Photo by: Reid Williams

Truthfully, I had never seen Pillows play live until this show, despite being a huge fan of Two Step, an album I’ve been replaying since our feature episode on the band over a year ago. I am quite pleased to report that the band did not disappoint, playing through a number of great songs from their debut album intermixed with a few new ones. For the band recently named “Best Musical Duo” by the East Bay Express, the set was an exhibition in how to make big sounds with only two people and a few instruments, as even the songs with more sparse instrumentation felt full thanks to Julie and Jessica’s warm, rich vocals.

On the more electric numbers, the band displayed why they don’t fit into easy classification as a folk group. The churning “Incantation,” for example, owes more to garage rock than it does folk, with its simple, effective electric guitar lines and rolling drums. To my mind, the garage comparison extends beyond the sound to the overall quality of the band. Like the best garage rock, nothing feels missing in Pillows’ music, despite the band’s minimal setup. Quite the contrary, the configuration allows the lyrical and musical details to more easily take center-stage.

Roman Ruins performed before Pillows, and delivered a set that made me want to hear more in the future. Although some of the songs on his MySpace page reminded me of the lusher side of California pop–and there were certainly some songs that went in that direction–Graham Hill’s solo performance displayed a greater variety of sounds and styles.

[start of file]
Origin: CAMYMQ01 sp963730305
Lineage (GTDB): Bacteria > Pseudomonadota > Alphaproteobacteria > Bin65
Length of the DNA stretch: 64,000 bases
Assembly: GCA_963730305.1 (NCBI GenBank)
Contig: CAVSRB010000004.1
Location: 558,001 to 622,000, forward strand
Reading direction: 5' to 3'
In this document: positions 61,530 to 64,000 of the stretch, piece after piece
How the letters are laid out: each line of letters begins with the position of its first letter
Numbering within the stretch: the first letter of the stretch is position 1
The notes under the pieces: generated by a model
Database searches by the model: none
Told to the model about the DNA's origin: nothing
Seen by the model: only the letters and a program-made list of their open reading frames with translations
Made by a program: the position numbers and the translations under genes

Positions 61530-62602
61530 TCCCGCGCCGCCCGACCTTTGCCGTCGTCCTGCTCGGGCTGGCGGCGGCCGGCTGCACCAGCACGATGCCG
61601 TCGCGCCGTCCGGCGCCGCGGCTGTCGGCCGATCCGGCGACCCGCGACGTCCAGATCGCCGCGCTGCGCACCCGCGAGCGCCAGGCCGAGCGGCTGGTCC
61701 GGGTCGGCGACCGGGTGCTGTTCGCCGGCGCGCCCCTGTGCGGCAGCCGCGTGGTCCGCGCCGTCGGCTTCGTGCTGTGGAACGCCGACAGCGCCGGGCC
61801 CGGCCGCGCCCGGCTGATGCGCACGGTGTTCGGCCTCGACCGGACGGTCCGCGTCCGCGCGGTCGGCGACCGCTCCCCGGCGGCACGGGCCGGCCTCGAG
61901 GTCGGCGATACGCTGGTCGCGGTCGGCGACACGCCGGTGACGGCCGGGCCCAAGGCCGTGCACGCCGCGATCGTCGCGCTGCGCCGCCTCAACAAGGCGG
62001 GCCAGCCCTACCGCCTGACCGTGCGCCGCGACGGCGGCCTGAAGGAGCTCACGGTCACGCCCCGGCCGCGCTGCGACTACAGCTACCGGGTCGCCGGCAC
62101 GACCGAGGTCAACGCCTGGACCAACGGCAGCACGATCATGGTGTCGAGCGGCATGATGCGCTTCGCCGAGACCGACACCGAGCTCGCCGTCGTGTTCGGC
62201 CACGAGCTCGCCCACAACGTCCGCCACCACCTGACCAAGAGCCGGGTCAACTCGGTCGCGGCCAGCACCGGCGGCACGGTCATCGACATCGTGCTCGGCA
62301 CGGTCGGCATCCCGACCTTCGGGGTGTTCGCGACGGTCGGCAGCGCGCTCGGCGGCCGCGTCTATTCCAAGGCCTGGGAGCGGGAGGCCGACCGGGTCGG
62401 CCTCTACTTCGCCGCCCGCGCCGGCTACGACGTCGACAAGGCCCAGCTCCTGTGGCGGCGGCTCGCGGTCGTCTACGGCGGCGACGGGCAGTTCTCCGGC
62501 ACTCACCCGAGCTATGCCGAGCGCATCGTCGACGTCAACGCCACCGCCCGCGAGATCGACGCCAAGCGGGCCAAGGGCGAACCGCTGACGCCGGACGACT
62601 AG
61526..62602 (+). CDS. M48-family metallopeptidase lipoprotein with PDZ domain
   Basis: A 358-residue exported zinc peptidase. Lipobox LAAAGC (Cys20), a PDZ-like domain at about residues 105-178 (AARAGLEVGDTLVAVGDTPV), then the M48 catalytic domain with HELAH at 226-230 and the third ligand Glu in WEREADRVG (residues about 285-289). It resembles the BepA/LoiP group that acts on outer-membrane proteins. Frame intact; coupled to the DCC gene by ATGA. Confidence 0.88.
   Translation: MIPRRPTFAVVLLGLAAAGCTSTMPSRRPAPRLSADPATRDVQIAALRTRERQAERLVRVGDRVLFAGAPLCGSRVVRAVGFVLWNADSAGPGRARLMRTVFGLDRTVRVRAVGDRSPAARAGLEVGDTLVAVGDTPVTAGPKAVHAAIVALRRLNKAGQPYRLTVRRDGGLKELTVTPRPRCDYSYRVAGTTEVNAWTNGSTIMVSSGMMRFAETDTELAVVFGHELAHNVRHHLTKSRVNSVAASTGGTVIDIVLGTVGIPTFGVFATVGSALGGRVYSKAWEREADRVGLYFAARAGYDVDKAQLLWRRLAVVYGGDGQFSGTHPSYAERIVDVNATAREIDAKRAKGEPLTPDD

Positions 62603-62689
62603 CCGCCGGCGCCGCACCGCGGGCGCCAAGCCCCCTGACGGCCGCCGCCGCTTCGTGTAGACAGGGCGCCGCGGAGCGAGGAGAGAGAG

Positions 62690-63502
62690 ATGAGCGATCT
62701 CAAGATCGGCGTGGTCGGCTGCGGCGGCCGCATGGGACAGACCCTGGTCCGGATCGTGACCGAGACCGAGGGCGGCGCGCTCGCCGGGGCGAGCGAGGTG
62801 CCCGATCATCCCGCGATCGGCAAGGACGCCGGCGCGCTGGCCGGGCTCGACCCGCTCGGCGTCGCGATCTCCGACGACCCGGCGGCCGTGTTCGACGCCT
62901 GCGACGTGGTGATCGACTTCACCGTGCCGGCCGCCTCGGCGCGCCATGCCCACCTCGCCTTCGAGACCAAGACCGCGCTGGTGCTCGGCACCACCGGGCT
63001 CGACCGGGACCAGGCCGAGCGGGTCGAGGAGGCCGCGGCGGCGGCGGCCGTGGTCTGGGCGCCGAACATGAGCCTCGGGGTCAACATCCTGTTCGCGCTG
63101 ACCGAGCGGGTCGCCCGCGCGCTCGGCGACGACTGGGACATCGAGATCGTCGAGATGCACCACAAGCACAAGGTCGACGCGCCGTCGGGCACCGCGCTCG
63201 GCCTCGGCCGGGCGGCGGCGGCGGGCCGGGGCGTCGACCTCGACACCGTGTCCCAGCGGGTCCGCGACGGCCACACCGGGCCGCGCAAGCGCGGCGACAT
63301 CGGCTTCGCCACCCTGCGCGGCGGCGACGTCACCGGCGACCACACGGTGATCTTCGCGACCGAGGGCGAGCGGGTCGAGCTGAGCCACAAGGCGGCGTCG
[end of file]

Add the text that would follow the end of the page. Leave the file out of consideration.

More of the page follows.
In a live setting, it’s a tough and, from my perspective, unenviable task to be a solo performer in a live setting, especially when some of your attention has to be directed toward coaxing interesting sounds out of the devices on-stage. While there wasn’t an explosive stage show, Hill’s melange of loops and samples kept the sound interesting. With only a single 7″ out officially, I’m curious to see where Hill takes the project in the future, as he clearly has an eye for sound layering and song construction.